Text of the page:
As we show below, when an impulsive force is applied (the system is kicked) a ‘bump’ in the image of Γ is produced. If there is sufficient shear in the system then the bump is folded and stretched as it is attracted back to the limit cycle. Such folding can potentially lead to the formation of horseshoes and strange attractors. However, if the attraction to the limit cycle is large compared to the shear strength or size of the kick then the bumps will dissipate before any significant stretching occurs.
Shearinduced chaos is most commonly discussed in the context of discrete time kicking of limit cycles. Wang and Young [195–197] prove rigorous results in the case of periodically kicked limit cycles with long relaxation times. Their results provide details of the geometric mechanism for producing chaos. Here we briefly review some of these results. More detailed summaries can be found in [198] and [199].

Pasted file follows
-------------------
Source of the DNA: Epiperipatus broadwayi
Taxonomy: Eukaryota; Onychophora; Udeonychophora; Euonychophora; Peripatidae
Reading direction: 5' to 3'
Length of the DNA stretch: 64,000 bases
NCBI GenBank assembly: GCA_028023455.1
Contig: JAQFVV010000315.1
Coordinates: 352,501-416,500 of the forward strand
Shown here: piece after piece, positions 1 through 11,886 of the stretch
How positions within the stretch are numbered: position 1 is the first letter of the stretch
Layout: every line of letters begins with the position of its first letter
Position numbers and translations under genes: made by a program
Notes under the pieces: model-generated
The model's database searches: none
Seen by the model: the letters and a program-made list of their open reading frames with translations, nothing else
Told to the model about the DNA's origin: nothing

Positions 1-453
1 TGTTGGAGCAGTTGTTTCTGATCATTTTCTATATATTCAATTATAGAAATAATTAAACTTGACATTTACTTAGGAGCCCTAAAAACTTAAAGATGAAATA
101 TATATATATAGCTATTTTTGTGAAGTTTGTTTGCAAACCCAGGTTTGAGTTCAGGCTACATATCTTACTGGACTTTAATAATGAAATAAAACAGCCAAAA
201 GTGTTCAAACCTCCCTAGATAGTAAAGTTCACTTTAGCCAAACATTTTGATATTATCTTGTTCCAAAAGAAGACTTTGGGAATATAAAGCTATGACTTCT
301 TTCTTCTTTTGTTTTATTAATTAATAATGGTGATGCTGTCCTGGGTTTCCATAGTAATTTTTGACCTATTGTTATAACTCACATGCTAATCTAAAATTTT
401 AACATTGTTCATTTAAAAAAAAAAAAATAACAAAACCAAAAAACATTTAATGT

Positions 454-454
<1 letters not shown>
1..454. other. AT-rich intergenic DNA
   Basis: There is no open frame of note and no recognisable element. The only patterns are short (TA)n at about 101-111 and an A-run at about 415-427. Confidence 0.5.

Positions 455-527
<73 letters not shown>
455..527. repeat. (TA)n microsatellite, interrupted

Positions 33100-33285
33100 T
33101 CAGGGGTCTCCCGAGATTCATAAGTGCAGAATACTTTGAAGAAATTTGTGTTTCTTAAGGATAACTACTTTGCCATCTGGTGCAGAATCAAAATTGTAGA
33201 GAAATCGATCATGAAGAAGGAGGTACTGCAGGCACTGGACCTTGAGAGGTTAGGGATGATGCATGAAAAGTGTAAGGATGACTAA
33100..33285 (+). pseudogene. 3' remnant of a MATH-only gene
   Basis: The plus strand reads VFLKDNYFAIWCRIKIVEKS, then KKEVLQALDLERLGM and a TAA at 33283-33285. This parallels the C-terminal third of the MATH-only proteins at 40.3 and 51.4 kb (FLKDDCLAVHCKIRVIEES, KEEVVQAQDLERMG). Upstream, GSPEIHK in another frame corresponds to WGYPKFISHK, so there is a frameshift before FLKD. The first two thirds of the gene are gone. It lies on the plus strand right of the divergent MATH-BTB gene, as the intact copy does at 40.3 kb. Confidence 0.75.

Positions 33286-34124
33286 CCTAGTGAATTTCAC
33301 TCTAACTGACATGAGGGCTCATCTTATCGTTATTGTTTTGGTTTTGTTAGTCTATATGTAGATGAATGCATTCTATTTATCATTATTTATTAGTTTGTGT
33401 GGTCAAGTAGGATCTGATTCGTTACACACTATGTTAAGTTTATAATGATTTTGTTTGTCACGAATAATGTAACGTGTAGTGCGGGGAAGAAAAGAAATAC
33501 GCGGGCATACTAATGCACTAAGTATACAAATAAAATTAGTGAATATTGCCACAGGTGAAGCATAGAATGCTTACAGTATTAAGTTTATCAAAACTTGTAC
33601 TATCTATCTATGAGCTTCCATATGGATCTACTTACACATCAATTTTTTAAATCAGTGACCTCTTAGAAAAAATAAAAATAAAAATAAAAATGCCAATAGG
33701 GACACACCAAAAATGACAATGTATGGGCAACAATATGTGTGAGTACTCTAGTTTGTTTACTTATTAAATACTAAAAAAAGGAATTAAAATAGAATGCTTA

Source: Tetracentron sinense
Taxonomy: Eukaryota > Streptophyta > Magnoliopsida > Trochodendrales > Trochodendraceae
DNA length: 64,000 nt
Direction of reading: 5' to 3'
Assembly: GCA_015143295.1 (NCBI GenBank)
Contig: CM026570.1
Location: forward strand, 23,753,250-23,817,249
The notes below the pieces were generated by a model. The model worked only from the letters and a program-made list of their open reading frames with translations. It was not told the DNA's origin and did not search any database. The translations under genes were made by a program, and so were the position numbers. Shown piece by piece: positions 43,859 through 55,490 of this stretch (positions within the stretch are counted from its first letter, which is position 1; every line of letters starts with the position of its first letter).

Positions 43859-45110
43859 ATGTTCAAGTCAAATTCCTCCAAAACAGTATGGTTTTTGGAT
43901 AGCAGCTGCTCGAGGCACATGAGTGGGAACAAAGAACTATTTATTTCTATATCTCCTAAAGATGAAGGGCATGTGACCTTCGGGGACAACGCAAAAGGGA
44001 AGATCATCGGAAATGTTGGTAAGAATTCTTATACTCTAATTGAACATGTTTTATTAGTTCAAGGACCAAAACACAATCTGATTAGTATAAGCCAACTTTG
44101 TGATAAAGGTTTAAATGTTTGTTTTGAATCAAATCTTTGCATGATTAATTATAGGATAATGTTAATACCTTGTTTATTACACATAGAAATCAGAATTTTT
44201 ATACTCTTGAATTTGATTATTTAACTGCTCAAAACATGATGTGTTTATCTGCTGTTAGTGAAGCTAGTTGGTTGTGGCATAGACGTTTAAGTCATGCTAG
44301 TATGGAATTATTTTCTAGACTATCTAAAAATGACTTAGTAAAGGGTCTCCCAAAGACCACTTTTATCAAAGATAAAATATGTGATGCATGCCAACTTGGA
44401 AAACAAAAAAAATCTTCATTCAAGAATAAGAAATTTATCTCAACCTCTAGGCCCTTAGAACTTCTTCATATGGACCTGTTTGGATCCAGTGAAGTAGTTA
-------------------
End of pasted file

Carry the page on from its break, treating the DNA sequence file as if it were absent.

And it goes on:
Let \(\varPhi_{t}\) be the flow of the unperturbed system, which has an attracting hyperbolic limit cycle Γ. We can think of a kick as a mapping κ. The dynamics of the system with periodic kicking every τ units of time can be obtained by iterating the map \(F_{\tau}=\varPhi_{\tau}\circ\kappa\). Provided that there is a neighbourhood \(\mathcal{U}\) of Γ such that points in \(\mathcal{U}\) remain in the basin of attraction of Γ under kicks and τ is long enough that the kicked points can return to \(\mathcal{U}\), then \(\varGamma _{\tau}= \bigcap_{n\geq0} F_{\tau}^{n}(\mathcal{U})\) is an attractor for the periodically kicked system. If the kicks are weak then \(\varGamma_{\tau}\) is generally expected to be a slightly perturbed version of Γ and we should expect fairly regular behaviour. In this case \(\varGamma_{\tau}\) is an invariant circle. To obtain more complicated dynamics it is necessary to break the invariant circle. This idea is illustrated by the following linear shear model, considered in [196]: